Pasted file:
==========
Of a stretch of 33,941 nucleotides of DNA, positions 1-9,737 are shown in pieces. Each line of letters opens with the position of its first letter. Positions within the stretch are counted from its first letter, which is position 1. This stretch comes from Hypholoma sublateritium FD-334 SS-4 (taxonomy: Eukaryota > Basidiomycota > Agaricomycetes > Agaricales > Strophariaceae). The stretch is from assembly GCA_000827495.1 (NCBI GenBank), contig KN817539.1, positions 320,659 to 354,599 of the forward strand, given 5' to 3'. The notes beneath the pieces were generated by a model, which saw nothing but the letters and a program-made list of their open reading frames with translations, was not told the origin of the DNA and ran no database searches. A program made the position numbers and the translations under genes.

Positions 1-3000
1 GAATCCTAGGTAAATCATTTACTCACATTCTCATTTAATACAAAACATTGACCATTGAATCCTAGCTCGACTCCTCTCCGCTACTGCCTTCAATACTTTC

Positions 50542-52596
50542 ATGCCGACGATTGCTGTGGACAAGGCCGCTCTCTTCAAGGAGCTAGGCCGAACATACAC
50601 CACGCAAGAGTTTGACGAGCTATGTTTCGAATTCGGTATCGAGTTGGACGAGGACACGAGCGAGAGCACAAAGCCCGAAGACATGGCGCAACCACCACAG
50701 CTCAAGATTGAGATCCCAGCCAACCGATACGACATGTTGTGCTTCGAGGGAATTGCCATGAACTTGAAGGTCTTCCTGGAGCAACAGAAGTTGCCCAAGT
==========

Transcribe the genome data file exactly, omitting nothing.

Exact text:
Of a stretch of 33,941 nucleotides of DNA, positions 1-9,737 are shown in pieces. Each line of letters opens with the position of its first letter. Positions within the stretch are counted from its first letter, which is position 1. This stretch comes from Hypholoma sublateritium FD-334 SS-4 (taxonomy: Eukaryota > Basidiomycota > Agaricomycetes > Agaricales > Strophariaceae). The stretch is from assembly GCA_000827495.1 (NCBI GenBank), contig KN817539.1, positions 320,659 to 354,599 of the forward strand, given 5' to 3'. The notes beneath the pieces were generated by a model, which saw nothing but the letters and a program-made list of their open reading frames with translations, was not told the origin of the DNA and ran no database searches. A program made the position numbers and the translations under genes.

Positions 1-3000
1 GAATCCTAGGTAAATCATTTACTCACATTCTCATTTAATACAAAACATTGACCATTGAATCCTAGCTCGACTCCTCTCCGCTACTGCCTTCAATACTTTC

Positions 50542-52596
50542 ATGCCGACGATTGCTGTGGACAAGGCCGCTCTCTTCAAGGAGCTAGGCCGAACATACAC
50601 CACGCAAGAGTTTGACGAGCTATGTTTCGAATTCGGTATCGAGTTGGACGAGGACACGAGCGAGAGCACAAAGCCCGAAGACATGGCGCAACCACCACAG
50701 CTCAAGATTGAGATCCCAGCCAACCGATACGACATGTTGTGCTTCGAGGGAATTGCCATGAACTTGAAGGTCTTCCTGGAGCAACAGAAGTTGCCCAAGT